The Les Cheneaux Watershed Council is participating in the effort to identify and remove invasive plant species that have entered our area. For several years we have been working to control the Eurasion Watermilfoil plants in Cedarville Bay. We are stepping up our efforts to identify, map and remove other invaders such as phragmites, narrow-leaf cattail and purple loosestrife.
During the summer and fall of 2010, Les Cheneaux Watershed Council and volunteer team members performed an inventory of the invasive plant Phragmites in the Islands area.
EUP Cooperative Weed Management Area
The Les Cheneaux Watershed Council is a partner in the Eastern Upper Peninsula Cooperative Weed Management Area (EUP CWMA). The Council will be working with the EUP CWMA to identify locations of the various aquatic and land plants that have invaded our area. Once identified, resoures will be dedicated to remove these plants. Volunteers are needed to help locate and remove invasive plants.
Eurasian Water Milfoil (EWM)
In 2016 The Les Cheneaux Watershed Council partnered with a team of biologists and environmental mapping specialists at Michigan Technological University to test the efficacy of a fungus native to the Great Lakes, Mycoleptodiscus Terrestris, for controlling Eurasian Water Milfoil (EWM) growth without the need for chemical herbicides.
Click on the following link for more information:
Aquatic Weevil Report
Prior to 2016, the Watershed Council had two on-going projects in Cedarville Bay to address the continuing threat of the invasive Eurasian watermilfoil (Myriophyllum spicatum). The projects were weed harvesting and the use of weevils. In the spring of 2007, aquatic weevils (Euhrychiopsis lecontei) were planted in the Bay as a biological control agent against the milfoil. After the introduction of the weevil, the Council monitored the density of the milfoil and condition of the test areas. In January 2010, the Council released a study of the success of the weevil project. Click here to review the study.
Phragmites in the Les Chenueax Area Phragmites australis has invaded Les Cheneaux. The invasive phragmites (frag-MY-teez), also known as common reed, is a perennial, wetland grass that can grow to a height of 16 feet. P. australis is native to Michigan but an invasive cultural variant is becoming widespread and is threatening the ecological health of wetlands and coastal shorelines of the Great Lakes. The native, invasive and hybrid forms of these have been sighted in our area during the past two seasons.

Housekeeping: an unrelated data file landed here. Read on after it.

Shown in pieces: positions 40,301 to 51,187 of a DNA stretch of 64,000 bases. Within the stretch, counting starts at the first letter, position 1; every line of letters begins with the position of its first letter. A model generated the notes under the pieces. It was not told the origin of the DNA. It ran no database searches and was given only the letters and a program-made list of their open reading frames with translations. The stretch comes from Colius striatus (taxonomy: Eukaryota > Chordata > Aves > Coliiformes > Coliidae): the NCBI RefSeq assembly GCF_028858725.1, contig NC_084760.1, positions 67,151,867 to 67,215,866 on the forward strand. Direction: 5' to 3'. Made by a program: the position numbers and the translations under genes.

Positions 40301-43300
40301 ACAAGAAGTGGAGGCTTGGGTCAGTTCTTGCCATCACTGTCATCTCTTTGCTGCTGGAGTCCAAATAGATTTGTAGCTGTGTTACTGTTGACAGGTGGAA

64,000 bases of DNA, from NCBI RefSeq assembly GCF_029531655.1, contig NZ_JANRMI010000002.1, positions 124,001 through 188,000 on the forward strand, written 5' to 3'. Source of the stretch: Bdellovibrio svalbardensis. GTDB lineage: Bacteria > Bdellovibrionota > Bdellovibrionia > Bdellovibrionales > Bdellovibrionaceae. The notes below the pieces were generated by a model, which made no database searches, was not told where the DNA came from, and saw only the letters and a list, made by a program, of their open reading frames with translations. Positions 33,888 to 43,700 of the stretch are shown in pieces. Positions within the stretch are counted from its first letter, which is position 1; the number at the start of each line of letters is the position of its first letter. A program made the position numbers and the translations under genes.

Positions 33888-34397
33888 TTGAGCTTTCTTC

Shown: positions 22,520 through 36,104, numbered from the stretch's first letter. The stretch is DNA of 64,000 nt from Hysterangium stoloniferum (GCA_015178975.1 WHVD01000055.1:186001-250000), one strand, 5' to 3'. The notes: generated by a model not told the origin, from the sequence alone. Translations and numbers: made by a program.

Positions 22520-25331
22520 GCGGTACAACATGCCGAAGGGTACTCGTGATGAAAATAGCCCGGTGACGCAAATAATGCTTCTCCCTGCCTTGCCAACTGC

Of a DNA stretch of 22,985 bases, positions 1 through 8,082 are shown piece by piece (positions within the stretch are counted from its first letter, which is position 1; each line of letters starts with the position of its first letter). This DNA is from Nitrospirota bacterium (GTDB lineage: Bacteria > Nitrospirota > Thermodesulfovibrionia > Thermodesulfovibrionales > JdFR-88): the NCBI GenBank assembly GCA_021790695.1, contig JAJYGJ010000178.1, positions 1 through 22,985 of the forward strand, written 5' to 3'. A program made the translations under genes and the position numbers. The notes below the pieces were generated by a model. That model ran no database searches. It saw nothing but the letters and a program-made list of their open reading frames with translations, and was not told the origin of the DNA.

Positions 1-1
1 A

Phragmites is controllable. For those wishing to learn more, log on to www.michigan.gov/deq. Enter “phragmites” in the search box in the upper right corner of the home page.
Volunteers are asked to provide basic information about the invasive plant and its location. A common form is being used throughout the midwest to provide the necessary information to map the locations of the various species.
- Invasive Species Survey Protocol
- Invasive Species Survey Form
- Field Log Protocol
- Field Log Form
- Invasive Species Codes
If you suspect that one of the listed invasive plants has found a home near you, you can contact, EUP CWMA Program Coordinator. If you report the information on an "Invasive Species Reporting Form", you can mail the form to:
Three Shores CISMA
Chippewa Luce Mackinac Conservation District
2847 Ashmun Street
Sault Ste. Marie, Michigan 49783
Phragmites Pics, Les Cheneaux Watershed Council, December 2010
Invasive Phragmites - Video; Source: Peane Township, Beaver Island; 2007
Les Cheneaux Watershed Invasive Brochure; July 2010
"A Guide to the Control and Management of Invasive Phragmites"; Michigan Department of Natural Resources and Environment; Ducks Unlimited; US Fish and Wildlife Service; US Army Corps of Engineers; MDOT; Aquatic Ecosystem Restoration Foundation; 2007.
A Field Guide to Invasive Plants of Aquatic and Wetland Habitats for Michigan; Prepared by the Michigan Department of Natural Resources and Environment and the Michigan State University Extension; 2010
A Field Indentification Guide to Invasive Plants in Michigan's Natural Communities"; Michigan State University Extension and the Michigan Department of Natural Resources; December 2009
Meeting the Challenge of Invasive Plants: A Framework for Action; Michigan Department of Natural Resource, Wildlife Division; March 9, 2009
Phragmites; April 2002
Eurasion Watermilfoil Fact Sheet; April 2000